Please use this identifier to cite or link to this item:
Full metadata record
|dc.contributor.author||Siriporn C. Chattipakorn||en_US|
|dc.description.abstract||© 2017 Elsevier Inc. Aging is a phenomenon that all living organisms inevitably face. Every year, 9.9 million people, globally, suffer from dementia, an indicator of the aging brain. Brain aging is significantly associated with mitochondrial dysfunction. This is characterized by a decrease in the activity of respiratory chain enzymes and ATP production, and increased free radical generation, mitochondrial deoxyribonucleic acid (DNA) mutations, and impaired mitochondrial structures. To get a better understanding of aging and to prevent its effects on many organs, chronic systemic administration of D-galactose was used to artificially create brain senescence in animal models and established to be beneficial for studies of anti-aging therapeutic interventions. Several studies have shown that D-galactose-induced brain aging which does so not only by causing mitochondrial dysfunction, but also by increasing oxidative stress, inflammation, and apoptosis, as well as lowering brain-derived neurotrophic factors. All of these defects finally lead to cognitive decline. Various therapeutic approaches which act on mitochondria and cognition were evaluated to assess their effectiveness in the battle to reverse brain aging. The aim of this article is to comprehensively summarize and discuss the underlying mechanisms involved in D-galactose-induced brain aging, particularly as regards alterations in brain mitochondria and cognitive function. In addition, the aim is to summarize the different therapeutic approaches which have been utilized to address D-galactose-induced brain aging.||en_US|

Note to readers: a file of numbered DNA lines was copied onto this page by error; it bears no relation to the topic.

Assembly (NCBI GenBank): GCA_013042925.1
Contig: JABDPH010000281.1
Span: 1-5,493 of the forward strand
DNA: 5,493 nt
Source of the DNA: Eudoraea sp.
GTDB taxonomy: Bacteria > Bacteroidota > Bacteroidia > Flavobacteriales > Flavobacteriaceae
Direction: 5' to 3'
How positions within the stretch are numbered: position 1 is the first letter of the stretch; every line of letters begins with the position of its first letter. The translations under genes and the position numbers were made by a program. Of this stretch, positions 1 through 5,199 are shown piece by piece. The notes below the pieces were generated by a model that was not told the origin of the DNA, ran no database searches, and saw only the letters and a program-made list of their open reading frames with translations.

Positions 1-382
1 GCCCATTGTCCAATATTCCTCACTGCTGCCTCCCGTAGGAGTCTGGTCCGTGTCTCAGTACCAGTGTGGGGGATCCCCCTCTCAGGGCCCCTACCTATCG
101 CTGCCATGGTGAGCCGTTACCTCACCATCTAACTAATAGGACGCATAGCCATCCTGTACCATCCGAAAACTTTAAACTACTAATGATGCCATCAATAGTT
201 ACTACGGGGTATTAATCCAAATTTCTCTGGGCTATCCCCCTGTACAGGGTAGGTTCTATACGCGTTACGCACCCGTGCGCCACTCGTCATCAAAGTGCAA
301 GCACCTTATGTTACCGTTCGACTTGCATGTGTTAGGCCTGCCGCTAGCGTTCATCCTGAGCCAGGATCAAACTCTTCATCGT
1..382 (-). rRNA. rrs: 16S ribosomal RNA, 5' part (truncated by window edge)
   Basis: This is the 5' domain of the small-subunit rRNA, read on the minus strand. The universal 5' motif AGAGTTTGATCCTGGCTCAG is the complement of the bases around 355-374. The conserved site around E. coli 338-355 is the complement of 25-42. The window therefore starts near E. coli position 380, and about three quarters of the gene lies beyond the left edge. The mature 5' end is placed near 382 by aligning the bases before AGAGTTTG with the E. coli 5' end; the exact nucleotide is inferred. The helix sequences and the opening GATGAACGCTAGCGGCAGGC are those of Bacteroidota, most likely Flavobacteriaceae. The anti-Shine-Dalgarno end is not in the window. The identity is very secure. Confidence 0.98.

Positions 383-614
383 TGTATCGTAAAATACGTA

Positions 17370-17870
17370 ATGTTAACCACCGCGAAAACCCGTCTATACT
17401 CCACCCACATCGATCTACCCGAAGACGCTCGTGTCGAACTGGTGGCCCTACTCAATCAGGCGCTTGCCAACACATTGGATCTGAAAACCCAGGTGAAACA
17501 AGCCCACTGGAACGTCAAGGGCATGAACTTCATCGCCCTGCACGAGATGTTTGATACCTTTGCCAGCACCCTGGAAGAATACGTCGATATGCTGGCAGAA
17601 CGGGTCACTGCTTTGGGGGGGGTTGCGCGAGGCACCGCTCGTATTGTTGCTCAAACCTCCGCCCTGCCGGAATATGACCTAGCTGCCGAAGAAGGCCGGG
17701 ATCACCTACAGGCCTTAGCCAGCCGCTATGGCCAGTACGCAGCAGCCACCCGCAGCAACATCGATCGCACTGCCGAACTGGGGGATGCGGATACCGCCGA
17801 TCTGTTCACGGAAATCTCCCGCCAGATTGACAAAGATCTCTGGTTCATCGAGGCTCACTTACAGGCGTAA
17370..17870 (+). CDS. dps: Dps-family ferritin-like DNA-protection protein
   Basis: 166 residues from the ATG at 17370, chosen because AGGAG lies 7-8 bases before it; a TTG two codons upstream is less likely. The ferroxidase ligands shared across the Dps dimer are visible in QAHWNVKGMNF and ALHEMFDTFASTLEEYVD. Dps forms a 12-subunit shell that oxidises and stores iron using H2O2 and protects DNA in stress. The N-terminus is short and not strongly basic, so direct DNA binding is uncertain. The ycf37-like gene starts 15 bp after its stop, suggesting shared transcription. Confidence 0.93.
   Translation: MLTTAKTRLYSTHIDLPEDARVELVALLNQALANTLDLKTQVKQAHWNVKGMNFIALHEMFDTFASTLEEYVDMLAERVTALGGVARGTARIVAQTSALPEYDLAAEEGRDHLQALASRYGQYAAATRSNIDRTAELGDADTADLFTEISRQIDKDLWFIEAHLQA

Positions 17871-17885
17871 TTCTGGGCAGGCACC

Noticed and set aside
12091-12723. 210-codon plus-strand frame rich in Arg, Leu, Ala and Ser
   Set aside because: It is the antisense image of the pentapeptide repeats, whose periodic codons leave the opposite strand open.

|dc.subject||Biochemistry, Genetics and Molecular Biology||en_US|
|dc.title||Role of D-galactose-induced brain aging and its potential used for therapeutic interventions||en_US|
|article.stream.affiliations||Chiang Mai University||en_US|
|Appears in Collections:||CMUL: Journal Articles|
Files in This Item:
There are no files associated with this item.
Items in CMUIR are protected by copyright, with all rights reserved, unless otherwise indicated.